Cepheus


Cepheus


English nameCepheus

Major
stars
alpha CepheiAlderaminmagn. 2,6RA: 21h 18m 34.73sDec: +62 35' 07.9"
beta CepheiAlfirkmagn. 3,3RA: 21h 28m 39.62sDec: +70 33' 38.6"
gamma CepheiErraimagn. 3,4RA: 23h 39m 20.91sDec: +77 37' 56.2"

DescriptionCepheus is a circumpolar constellation and is situated among Cassiopeia, Ursa Minor, Draco and Cygnus; its shape remembers a lengthened irregular pentagon.

The most famous star is delta Cephei, a double star easily resolvable with a small telescope; the greatest component is a yellow supergiant which regularly varies with a period of around 5 days and 9 hours. The variability of this star was discovered in 1784 by the English amateur astronomer John Goodrike, who got sick of pneumonia during his observations and died when he was only twenty-one years old.

Delta Cephei is the prototype of the class of variable stars called cepheids: these stars have a superficial temperature similar to that of the Sun (6.000K), but they are rather big and therefore very bright. The peculiar characteristic of the cepheids consists in this: there is a direct relationship between their brightness and the period of variability; using this relationship, therefore, you can deduce the absolute brightness of a certain cepheid. And comparing absolute brightness to apparent brightness, you can calculate its distance. So the cepheids are very useful to esteem, for instance, the distance that separates us from a galaxy.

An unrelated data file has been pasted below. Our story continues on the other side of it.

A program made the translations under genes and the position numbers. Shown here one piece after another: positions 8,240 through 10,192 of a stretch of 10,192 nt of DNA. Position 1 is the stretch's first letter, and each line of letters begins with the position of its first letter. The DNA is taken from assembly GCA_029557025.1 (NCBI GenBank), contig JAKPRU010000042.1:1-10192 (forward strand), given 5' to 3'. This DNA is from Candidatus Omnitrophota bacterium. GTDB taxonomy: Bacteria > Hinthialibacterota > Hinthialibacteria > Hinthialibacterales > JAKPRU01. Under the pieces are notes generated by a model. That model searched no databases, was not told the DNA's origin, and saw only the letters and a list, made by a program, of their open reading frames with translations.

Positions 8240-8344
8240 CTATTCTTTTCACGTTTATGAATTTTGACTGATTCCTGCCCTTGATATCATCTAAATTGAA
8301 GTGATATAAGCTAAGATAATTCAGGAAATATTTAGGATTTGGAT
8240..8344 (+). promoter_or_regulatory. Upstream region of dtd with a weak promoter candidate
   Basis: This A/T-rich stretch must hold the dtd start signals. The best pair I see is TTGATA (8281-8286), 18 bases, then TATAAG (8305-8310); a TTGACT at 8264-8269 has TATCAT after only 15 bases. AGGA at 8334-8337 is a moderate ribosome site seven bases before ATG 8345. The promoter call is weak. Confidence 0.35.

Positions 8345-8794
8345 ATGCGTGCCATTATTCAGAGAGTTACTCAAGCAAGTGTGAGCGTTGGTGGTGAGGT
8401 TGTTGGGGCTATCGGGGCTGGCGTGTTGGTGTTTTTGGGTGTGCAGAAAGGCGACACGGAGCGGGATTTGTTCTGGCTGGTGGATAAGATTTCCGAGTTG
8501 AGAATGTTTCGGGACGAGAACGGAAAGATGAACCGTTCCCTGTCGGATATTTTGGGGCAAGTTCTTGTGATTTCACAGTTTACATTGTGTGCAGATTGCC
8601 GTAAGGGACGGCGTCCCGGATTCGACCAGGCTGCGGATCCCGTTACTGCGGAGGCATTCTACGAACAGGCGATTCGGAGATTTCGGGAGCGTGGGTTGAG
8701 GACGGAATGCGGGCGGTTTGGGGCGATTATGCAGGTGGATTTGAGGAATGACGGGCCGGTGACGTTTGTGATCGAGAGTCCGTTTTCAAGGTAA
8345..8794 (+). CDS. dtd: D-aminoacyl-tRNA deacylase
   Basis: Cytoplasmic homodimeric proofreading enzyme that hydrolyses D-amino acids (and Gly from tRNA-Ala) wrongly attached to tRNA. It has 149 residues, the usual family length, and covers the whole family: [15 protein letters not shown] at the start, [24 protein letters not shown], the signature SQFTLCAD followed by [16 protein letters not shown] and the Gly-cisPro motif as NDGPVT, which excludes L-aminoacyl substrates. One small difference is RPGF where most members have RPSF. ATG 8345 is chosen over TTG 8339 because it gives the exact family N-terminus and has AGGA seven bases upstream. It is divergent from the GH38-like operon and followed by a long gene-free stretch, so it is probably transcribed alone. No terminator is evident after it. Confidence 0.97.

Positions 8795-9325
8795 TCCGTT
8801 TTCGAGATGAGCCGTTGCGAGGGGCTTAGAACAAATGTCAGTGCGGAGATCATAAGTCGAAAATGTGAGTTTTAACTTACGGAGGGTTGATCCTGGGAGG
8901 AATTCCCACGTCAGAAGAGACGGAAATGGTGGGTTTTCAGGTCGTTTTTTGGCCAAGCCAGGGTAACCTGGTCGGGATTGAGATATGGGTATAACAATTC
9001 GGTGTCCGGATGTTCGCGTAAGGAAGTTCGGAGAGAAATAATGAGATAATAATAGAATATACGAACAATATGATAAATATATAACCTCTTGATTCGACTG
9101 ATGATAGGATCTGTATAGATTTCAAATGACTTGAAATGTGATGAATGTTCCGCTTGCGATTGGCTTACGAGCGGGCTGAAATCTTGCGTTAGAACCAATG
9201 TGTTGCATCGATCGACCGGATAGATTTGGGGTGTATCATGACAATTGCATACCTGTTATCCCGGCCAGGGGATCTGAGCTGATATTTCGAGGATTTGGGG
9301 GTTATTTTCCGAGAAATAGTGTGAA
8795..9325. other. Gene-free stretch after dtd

Other interesting stars are xi Cephei (near the center of the pentagon), a double whose component rotate round each other with a 4000-year period, and my Cephei (in the southern part of the constellation), one of the most vivaciously colored stars of the sky, so that William Herschel nicknamed it "Garnet star".


Mythology
and history
Cepheus was king of Ioppa, an indeterminable place, perhaps in Palestine, perhaps in Ethiopia. He married Cassiopeia and was father of Andromeda.


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